Inequality ​in College Graduation Rate by Race

Davis Library
Source: Kayla Boswell

The Problem

In comparison to White and Asian students, it takes African American students almost twice as long to graduate from a public four-year university. The reasons for this discrepancy include financial strain and the number of black students already on campus, however, there are certain things universities can do to enact change.

College is a stressful time for any student. Navigating classes, making friends, and handling the heavy finances that come with college are not easy for anyone to handle. Now factor in race, and how that may affect the college experience. The inequity in the college education system by race is very clear. Simply walk around a college campus and it is easy to spot the differences. At a predominantly white institution (known more commonly as a PWI) racial differences are easy to spot because a majority of the students look the same. And while it may be beneficial to some, the rate for students of color, especially African American students, who graduate college in six years it at an all-time low.

An infographic showcasing the inequalities by race as well as some possible solutions to the problem.

Inside Higher Ed states that in 2010 28.7% of African American students graduated in six years, as opposed to 51% of Asian students. The main problem that needs to be discussed is why it takes black students so much longer to graduate than their white counterparts?

Root Causes of Inequality

Each case, like each student is individual; however, there are trends that have shown to have an impact on how long a black student may stay in college.

According to The Journal of Blacks in Higher Education, factors like a school’s geographic location, the number of black students already on campus, a school’s financial standing and the curriculum all have an impact on how long a student of color will stay on campus.

Geographic location has an undeniable impact on how long a black student stays in school. Schools located in rural areas have lower graduation rates for students of color; this can be seen at schools like Oberlin in Ohio or Carleton College in Minnesota.  Schools with a small black populations have a harder time attracting black students, and when they arrive, it is hard to be a part of a school where no one looks like you. Graduation rates for black students at schools like these are comparatively lower than schools in urban areas.

The number of black students on campus has a large impact on blacks students overall college experience.

Feelings of isolation, constant microaggressions, and ostracization can have a compounding effect on a person. Having a community of others who can relate to what you are going through may lessen the feelings of being alone.

At some highly ranked institutions, faculty and administrators make black students feel that they do not belong. This can cause major problems for students of color in fields that are highly dependent on professors and administrators. Studies show that black and Latinx students are more likely to drop out of a STEM field than other students, which at many institutions are highly funded disciplines. Non-inclusive curriculum, in addition to being made to feel out of place by those in charge, can have a compounding negative effect on a student’s desire to attend, or even finish school.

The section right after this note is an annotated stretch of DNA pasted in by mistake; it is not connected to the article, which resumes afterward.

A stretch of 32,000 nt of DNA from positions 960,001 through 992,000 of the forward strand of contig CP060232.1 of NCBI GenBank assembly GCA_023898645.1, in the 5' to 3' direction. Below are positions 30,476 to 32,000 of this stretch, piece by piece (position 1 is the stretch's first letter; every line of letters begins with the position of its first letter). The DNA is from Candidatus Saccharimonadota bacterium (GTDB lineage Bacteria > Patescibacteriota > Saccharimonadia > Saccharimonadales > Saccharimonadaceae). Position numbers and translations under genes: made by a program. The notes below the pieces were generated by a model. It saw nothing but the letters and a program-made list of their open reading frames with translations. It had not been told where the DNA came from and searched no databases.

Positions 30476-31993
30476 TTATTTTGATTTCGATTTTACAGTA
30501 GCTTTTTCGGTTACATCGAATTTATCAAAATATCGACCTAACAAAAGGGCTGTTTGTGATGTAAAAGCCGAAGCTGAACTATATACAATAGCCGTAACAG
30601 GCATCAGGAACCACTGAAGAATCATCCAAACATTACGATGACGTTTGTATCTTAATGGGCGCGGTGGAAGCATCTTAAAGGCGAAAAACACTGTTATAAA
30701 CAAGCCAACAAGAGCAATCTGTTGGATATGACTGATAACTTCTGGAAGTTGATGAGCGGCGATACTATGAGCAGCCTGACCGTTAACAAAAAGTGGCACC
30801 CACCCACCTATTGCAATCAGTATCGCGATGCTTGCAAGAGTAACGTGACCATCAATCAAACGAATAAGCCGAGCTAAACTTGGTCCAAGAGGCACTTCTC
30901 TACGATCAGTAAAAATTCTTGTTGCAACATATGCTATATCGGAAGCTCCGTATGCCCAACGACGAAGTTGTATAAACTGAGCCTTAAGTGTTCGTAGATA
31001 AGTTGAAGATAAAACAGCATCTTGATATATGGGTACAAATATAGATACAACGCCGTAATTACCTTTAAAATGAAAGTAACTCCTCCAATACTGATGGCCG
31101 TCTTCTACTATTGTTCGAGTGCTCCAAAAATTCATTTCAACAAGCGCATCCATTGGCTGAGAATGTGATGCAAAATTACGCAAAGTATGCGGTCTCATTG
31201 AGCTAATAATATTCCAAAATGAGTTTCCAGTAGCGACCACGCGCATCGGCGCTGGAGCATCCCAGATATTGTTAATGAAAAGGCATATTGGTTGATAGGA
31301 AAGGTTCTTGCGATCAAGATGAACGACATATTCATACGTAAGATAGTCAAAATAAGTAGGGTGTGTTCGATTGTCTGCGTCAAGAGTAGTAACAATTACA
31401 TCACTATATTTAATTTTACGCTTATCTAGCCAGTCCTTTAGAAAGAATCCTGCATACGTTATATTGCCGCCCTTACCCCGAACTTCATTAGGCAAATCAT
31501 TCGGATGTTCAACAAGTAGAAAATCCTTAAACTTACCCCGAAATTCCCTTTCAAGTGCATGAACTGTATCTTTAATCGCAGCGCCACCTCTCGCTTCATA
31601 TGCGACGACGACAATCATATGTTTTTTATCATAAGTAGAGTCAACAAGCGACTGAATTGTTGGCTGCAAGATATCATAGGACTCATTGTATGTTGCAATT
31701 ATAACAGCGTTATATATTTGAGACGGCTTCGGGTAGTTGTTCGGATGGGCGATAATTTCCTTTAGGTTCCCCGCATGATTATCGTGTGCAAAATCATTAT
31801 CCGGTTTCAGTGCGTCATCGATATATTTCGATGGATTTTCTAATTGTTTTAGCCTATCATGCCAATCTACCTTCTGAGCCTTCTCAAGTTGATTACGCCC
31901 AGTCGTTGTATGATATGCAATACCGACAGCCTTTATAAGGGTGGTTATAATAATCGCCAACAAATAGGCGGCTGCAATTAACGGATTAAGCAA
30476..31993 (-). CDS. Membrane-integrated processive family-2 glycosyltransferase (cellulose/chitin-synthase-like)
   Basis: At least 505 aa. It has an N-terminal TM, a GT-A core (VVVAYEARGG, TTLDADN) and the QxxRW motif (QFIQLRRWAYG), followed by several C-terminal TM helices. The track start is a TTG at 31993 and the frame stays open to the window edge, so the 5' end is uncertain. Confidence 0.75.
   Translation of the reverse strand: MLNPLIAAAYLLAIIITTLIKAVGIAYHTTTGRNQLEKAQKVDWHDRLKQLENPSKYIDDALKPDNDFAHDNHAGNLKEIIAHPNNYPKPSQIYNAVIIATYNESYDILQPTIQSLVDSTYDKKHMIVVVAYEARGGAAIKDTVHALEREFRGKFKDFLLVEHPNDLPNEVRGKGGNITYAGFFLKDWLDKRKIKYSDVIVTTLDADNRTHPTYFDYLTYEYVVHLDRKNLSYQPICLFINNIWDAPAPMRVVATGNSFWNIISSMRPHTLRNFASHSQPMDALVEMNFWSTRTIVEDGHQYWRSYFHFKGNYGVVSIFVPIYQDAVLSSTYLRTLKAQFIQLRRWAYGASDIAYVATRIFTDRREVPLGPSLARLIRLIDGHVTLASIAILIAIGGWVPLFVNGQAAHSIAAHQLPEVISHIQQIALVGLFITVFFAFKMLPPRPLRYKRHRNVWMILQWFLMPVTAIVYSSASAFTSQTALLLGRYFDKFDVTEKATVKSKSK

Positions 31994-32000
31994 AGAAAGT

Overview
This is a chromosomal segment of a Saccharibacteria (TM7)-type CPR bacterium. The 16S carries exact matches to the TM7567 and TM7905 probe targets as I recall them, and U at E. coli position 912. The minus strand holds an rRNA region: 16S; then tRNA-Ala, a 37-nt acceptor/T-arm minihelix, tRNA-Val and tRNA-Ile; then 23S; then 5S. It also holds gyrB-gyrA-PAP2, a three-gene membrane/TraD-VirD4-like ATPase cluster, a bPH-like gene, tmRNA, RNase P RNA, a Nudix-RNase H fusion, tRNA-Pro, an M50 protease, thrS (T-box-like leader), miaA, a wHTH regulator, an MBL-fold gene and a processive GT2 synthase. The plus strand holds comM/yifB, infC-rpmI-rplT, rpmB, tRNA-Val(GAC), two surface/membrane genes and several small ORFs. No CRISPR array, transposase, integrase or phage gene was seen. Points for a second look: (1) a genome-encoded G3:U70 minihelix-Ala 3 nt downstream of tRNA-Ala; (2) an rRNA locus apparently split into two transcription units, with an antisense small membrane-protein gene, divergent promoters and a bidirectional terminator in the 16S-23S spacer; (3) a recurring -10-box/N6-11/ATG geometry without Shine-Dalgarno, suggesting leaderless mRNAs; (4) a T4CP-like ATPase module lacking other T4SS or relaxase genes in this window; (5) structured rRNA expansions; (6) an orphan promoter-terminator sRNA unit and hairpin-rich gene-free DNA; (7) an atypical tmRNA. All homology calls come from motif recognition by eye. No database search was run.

Finances have a large impact on whether anyone, regardless of race, may be able to attend school. Making institutions more affordable would increase the likelihood of students obtaining their degrees in a more timely manner.

In Real Time

RJ Woody is a 5th year graduating senior at UNC-Greensboro. He began his college tenure at NCCU, a historically black college in Durham, but transferred to UNCG to finish. Reflecting upon his own experiences, he recognized the impact that finances, as well as the difference that being at a Historically Black College (HBCU) in comparison to a PWI, can have on ones college experience.

Possible Solutions

Increasing the number of African American students who are able to come in and out of school in six years may seem like a large task but it is possible.  

The Journal of Blacks in Higher Education states, “all told, there are 37 high-ranking colleges and universities that have a favorable black-white graduation rate difference … Two years ago there were only 30. Four years ago only 16 high-ranking colleges and universities.”

This shows that progress is happening, and it can continue to be made in the right direction. To ensure this trend continues, there are certain solutions universities can put in place to get the ball rolling.

Creating equity across disciplines by ensuring that universities put an equal amount of resources towards all studies, (not just the sciences) creates equal opportunities for all students to succeed.

By creating mentorship programs, students of color are able to create and foster lasting relationships. This provides a safe space, which alleviates a part of the social problem that comes with low graduation rates.

A racially equal college graduation rate is achievable, but will certainly take more than these steps. These are solid starting points that if enforced, can create tangible changes. 


“Black Student College Graduation Rates Remain Low, But Modest Progress Begins to Show.” Black Student College Graduation Rates Remain Low, But Modest Progress Begins to Show,

Green, Adrienne. “When Black Students Have to Balance Academia and Racism.” The Atlantic, Atlantic Media Company, 21 Jan. 2016,

Riegle-Crumb, Catherine, et al. “Does STEM Stand Out? Examining Racial/Ethnic Gaps in Persistence Across Postsecondary Fields – Catherine Riegle-Crumb, Barbara King, Yasmiyn Irizarry, 2019.” SAGE Journals,

Tate, Emily. “College Completion Rates Vary by Race and Ethnicity, Report Finds.” College Completion Rates Vary by Race and Ethnicity, Report Finds,